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Filtering by Tag: carpentry

finalized design for the built in

Emily Oster

The big house update this week is that our project room built in is under construction and should be installed early next week! The below drawing is basically what it will look like.

After quite a few hours of researching radiator covers and doing some redrawing, I delivered this design to Jeff and our carpenter - Jon. On Wednesday, Jon came over to review the details and iron out the construction of the piece. 

A few design details to point out:
1. I added in storage by making the area to the left and right of the radiator large cubbies.
2. The face framing on the bookcase now continues all the way to the floor creating a visual distinction between the bookcase element and the bench. Jon and I also decided to vary the depths between the two pieces to create further differentiation. The cubbies are roughly 24" deep while the bookcase is 16".
3. We created multiple points of access to the radiator. The interior mesh side panels (mesh to allow for maximum air flow) will be able to pop off. The bench seat will have a removable panel and the front radiator screen will also be able to come off.
4. I decided to recess the radiator panel back so that it didn't look so flat and adhered against the frame. I also added in slots on the top and bottom to create more air flow.

Some changes not indicated on the drawing:
1. An additional vertical face frame will be added to both of the cubbies to create further support for the long bench seat. This makes the width of the cubbies 1.5" smaller.
2. Jon will add a lip to the top of the bench so that a seat cushion will not just slide off.
3. An access panel to a wall outlet hidden behind the false back of the bookcase will be incorporated. This is for code reasons but also will allow us to add a sconce light in the future if we choose to do so.
4. 1" x 1/8" face framing will be applied to the side panel to break up the flat plane of white material.
5. We most like will have to split the radiator panel with a vertical piece as the aluminum mesh appears to only be readily available in 36" wide sheets. As it is drawn, we would need a 50" width. 

Jon and I also discussed other construction details that I won't bore you with here. Working in the industry and on numerous projects with Jon, I have come to have a huge respect for finish carpenters. The planning that goes into a relatively simple piece even like this is rather extensive. And while I concern myself mainly just with the design, Jon has to be able to conceptualize both the design and execution - dealing in 1/16" increments, knowing lumber dimensions, non square corners, joinery details etc. I think the piece is going to come out great and I am super excited to see the finished product. Stay tuned!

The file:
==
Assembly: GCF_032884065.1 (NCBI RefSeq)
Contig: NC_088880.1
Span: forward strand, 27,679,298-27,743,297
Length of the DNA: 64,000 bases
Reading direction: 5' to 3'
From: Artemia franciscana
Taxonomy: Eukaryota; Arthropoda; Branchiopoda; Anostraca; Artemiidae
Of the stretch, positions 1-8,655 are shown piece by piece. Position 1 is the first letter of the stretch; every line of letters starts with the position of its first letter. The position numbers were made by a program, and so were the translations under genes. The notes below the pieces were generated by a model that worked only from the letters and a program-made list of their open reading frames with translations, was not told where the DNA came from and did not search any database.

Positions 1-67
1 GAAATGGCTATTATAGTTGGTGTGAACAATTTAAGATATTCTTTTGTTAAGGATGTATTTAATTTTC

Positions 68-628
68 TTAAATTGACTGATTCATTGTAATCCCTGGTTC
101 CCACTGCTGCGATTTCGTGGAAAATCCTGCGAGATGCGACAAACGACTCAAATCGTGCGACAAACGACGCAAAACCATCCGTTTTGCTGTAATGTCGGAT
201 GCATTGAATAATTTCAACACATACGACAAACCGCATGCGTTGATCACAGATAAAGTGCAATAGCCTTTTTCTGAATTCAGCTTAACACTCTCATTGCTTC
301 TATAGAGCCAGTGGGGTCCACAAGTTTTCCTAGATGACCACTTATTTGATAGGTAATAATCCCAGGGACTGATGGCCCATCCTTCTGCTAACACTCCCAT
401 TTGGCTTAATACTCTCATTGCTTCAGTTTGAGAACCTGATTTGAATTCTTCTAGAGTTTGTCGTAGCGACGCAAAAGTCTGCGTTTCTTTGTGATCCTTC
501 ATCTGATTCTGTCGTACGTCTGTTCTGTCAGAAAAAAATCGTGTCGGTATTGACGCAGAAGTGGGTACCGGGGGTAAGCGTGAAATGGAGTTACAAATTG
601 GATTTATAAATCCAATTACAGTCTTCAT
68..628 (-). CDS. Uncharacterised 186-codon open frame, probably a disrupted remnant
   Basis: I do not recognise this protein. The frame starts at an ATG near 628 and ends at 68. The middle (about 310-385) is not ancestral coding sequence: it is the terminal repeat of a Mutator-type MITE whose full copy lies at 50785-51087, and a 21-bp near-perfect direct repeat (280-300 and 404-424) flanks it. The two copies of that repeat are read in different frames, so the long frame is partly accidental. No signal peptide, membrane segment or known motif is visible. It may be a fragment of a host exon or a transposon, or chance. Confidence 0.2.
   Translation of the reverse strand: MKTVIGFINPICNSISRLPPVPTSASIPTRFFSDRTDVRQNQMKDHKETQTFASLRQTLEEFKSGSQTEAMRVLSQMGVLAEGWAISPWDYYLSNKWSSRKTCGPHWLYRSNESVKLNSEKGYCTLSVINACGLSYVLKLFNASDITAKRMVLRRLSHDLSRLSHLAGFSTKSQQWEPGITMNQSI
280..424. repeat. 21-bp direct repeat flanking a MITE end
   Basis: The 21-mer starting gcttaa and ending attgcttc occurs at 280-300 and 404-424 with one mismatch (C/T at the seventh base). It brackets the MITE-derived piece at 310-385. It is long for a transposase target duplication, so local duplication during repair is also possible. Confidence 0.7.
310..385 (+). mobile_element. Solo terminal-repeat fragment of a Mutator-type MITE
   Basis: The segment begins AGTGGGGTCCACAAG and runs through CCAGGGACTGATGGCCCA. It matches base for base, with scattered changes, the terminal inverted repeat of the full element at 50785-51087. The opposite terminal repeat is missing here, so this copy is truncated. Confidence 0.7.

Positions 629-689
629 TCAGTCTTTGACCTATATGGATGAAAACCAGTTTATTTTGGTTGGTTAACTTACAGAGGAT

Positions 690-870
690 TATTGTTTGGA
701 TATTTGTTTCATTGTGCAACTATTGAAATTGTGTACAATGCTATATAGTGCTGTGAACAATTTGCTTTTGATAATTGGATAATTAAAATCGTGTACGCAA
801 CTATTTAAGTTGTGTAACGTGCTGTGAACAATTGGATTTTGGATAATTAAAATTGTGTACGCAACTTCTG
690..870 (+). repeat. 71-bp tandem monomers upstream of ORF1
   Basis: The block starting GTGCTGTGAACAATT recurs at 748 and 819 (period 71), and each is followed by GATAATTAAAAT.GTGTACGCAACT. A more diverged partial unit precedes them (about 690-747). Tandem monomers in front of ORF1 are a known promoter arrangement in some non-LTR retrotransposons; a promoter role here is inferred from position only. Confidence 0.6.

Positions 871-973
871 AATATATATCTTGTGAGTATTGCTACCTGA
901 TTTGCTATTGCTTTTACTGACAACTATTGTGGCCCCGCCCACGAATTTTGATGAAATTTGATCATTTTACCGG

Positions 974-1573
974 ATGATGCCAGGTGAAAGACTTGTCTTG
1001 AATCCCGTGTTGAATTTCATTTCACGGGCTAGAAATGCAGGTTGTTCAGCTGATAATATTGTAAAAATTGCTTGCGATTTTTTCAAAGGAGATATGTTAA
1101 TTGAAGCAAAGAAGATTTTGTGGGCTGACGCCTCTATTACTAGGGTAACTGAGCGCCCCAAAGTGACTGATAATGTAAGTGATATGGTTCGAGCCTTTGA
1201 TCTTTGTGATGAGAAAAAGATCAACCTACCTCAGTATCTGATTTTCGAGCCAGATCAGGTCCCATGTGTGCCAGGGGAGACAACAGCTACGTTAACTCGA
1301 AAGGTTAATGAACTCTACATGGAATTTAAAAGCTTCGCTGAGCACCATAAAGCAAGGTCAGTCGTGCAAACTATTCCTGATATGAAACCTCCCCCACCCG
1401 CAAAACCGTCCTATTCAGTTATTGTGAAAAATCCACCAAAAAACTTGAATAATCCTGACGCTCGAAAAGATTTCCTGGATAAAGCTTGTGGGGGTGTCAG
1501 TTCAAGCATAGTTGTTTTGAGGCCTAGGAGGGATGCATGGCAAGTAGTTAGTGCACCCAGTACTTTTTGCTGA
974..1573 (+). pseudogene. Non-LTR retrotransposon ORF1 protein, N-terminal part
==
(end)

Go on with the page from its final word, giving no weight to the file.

Have a great weekend everyone!

researching the built in for the "project room"

Emily Oster

While no visible progress has been made on the "project room" for the past two weeks (it still looks just like this), I did officially order the mountain grass flooring and get our carpenter in queue to return to build the built in bookcase and window seat. This, of course, means I need to work out the particulars of the design asap. 

We decided to do a built in when we uncovered the rotted out floor boards surrounding the radiator. Our original plan was to paint the floor and the built in provided a way around not having to replace the bad boards. When we decided to do mountain grass flooring instead, the built in became less needed but a feature we still wanted to have. It also will allow us to hold the flooring away from the radiator. This will hopefully prevent any immediate moisture from the radiator from getting trapped in the pad or flooring. So while the built in is a rather large expense for us it checks boxes in the functional and aesthetic columns making it easier to justify the cost.

This is what the initial drawing looked like..

project room built in sketch

project room built in sketch

I essentially made it super simple and didn't give too much thought to the radiator element of it. After coming back to it after a couple of months later, I see quite a few issues with the design.

1. The long screen piece across the middle panel is too long. It would be super flimsy and I am not even sure if the material comes that long.

2. The design does not allow for the radiator to "breathe" enough. I had a technician out to the house and he described radiators as like lungs that need air space all around them so they can "breathe" heat. I had given this some thought in my initial design but I am worried more air needs to circulate in order to properly heat the room.

3. Access to the radiator was TBD and now needs to be finalized - top hatch? removable seat? doors?

4. Quarter round needs to be across the whole front in order to secure down and finish off the flooring. This limits the possible ways to vent the radiator from the bottom.

Below are some images that I have been looking at to help guide me in resolving the above mentioned issues with my initial design. I also plan to consult Jeff and our carpenter before finalizing the design. Stay tuned!

The slotted vents - source unknown

The slotted vents - source unknown

Drilled holes as vents - via  Stately Kitsch

Drilled holes as vents - via Stately Kitsch

Hinge door access - source unknown

Hinge door access - source unknown

Large panel - via  From Scandinavia With Love

Large panel - via From Scandinavia With Love